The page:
COVID-19 Impact On Odisha: Prioritise Spending, Tap Debt Redemption Fund, Say Experts

Bhubaneswar: The COVID-19 pandemic and the subsequent lockdowns have had a sharp debilitating effect on the economy, which, in turn, is severely affecting the finances of the governments at the Centre and the states, and their ability to intervene in the crisis that we are confronting today.

Poorer states like Odisha are particularly disadvantaged, several economists and former economic administrators have warned while speaking at a webinar organised by the Odisha Alochana Chakra.

Experts such as former Chief Secretary Jugal Mohapatra and former NIPFP professor Dr Tapas Sen said the Government of Odisha had no option but resort to borrowing liberally so that it can meet the needs of the distressed migrant returnees, provide for higher spending on healthcare and continue with its welfare programmes.

As economic activities remained suspended for most part of the April-June period, the Odisha government was seen raising only 60% of the revenues it had budgeted for the quarter. If this trend continues through the rest of the financial year, the government’s revenues in FY20-21 may fall about Rs 49,600 crore, or 40%, of the Rs 1,24,000 crore budget target, said Dr Pravas Mishra, a public finance analyst with Oxfam India.

However, given that restrictions on people’s mobiliy and economic exchanges are being gradually eased, there could be a recovery in the later quarters. Assuming that economic activities and revenue collections return to full normal by October-December quarter, the most optimistic scenario could still leave the state with a revenue shortfall of at least Rs 17,000 crore, or 25%, Mishra said in a report presented at the webinar held on Saturday.

Sen, who has been advising the Odisha government for nearly three decades, said the situation could get even worse than predicted by Mishra if the central government is unable to transfer to the states the money it ought to.

Funds will flow under MGNREGA and some of the central healthcare schemes, but there could be an issue with timely and adequate transfers in other areas as the Centre’s revenue collection is also under pressure.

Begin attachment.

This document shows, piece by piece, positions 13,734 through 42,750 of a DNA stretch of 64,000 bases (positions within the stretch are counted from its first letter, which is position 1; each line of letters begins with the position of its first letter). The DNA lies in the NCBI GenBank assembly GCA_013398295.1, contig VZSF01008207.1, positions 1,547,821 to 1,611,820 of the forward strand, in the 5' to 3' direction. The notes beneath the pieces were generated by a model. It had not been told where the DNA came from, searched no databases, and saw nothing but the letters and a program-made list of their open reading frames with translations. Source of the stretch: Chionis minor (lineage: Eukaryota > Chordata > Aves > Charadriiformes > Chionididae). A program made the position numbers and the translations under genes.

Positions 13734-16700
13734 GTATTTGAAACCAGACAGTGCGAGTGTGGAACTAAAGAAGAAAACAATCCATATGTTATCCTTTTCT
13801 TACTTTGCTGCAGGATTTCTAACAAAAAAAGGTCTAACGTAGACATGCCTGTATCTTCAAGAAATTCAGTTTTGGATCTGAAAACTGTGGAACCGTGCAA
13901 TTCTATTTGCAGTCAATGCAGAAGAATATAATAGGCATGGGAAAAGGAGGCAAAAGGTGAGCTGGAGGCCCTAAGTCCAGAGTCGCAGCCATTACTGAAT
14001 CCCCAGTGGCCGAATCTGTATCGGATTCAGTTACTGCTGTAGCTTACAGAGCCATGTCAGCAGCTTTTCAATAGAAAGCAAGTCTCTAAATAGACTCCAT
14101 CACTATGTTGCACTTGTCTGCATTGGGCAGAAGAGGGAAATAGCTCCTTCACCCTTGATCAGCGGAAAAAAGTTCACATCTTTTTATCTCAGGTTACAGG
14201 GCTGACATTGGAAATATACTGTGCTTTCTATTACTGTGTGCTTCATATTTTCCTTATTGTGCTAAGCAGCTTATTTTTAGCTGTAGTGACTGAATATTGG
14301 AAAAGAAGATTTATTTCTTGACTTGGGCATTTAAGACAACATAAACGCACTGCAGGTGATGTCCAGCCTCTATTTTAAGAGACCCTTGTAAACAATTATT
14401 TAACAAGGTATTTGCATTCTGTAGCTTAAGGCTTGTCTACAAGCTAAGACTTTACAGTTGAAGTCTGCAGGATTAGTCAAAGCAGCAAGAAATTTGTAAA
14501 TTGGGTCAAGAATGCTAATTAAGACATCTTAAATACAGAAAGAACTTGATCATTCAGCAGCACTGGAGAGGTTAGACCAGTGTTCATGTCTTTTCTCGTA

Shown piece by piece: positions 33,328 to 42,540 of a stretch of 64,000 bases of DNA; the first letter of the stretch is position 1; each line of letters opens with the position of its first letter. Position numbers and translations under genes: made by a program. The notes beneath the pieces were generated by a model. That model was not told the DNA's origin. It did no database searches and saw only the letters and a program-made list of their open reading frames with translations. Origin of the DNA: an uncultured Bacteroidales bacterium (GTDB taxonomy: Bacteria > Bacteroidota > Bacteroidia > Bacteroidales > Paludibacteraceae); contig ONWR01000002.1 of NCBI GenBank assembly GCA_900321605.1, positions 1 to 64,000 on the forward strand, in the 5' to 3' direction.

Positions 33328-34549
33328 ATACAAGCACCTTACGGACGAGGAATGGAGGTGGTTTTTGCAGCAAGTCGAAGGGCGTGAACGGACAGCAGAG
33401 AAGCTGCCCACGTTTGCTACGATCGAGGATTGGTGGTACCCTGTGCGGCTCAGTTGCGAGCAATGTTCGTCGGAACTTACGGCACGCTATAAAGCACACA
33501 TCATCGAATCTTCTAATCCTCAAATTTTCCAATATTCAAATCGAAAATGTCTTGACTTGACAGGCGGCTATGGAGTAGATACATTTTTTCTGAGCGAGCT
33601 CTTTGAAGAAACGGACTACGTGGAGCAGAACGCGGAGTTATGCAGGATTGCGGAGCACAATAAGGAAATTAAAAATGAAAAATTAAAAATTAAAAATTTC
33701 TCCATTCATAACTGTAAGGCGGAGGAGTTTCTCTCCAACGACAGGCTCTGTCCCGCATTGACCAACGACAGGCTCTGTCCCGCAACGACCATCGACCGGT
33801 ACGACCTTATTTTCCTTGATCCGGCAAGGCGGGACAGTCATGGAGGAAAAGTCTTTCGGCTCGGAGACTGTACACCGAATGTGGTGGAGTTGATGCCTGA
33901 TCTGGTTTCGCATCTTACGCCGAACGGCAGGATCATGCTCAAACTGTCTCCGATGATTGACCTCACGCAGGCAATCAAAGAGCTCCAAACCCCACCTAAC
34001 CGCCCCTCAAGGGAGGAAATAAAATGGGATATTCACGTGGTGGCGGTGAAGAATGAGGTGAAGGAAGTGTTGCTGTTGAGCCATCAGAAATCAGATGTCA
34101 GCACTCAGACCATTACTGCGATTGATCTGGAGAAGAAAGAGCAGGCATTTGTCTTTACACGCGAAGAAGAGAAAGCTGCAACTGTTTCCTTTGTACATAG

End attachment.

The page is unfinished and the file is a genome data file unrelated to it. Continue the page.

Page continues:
“We are already witnessing delays in central transfers. Going forward, that could get worse,” said Sen. “It’s a double whammy for states like Odisha, which do not have a big source of their own revenue.”

The solution, according to Mohapatra who was the State’s Finance Secretary for many years, lies in borrowing now and spending with such prudence that the state is able to recover to a higher growth trajectory sooner and thus repay the debt.

Mohapatra said the Government could tap the Debt Redemption Fund that has about Rs 12,000 crore lying in it. Also, it has enough headroom to borrow from the RBI via ways and means advances, as the limit for such loans has been raised to 5% of GDP. That means another window of Rs 22,000 crore in loans is available to the state.

Several political leaders, including Odisha Congress President Niranjan Patnaik and Member of Parliament Bhartruhari Mahtab, endorsed the suggestions made by Mohapatra and Sen.

Mahtab, however, demanded that the Central Government should do away with the conditions it has attached to enhancing the limit on borrowing from RBI. Loans of up to 1% of GDP will be tied to the state’s performace on certain parameters like ease of doing and implementation of select central government schemes.

“These conditions must go. This is not the time for conditions,” Mahtab said. He also suggested that the Centre should explore monetising the vast amounts of land lying idle with the defence ministry and Indian Railways.

Patnaik said Odisha needs to focus on improving its own revenue and reduce dependency on the Centre. He also expressed concern over the Centre’s actions that have curtailed the states’ ability to raise their own revenue. “Odisha must join hands with other states to protect its own fiscal space,” he said.

Odisha Alochana Chakra founder Rajesh Mahapatra said many of the suggestions made at the webinar were pragmatic, relevant and, some of them, out-of-the-box ideas.

Saturday’s webinar was the 7th in a special series – Odisha Post Corona: The Road to Recovery – that seeks to create a blueprint for rebuilding Odisha post Covid. The outcomes will be shared with the government and other stakeholders, Mahapatra said.


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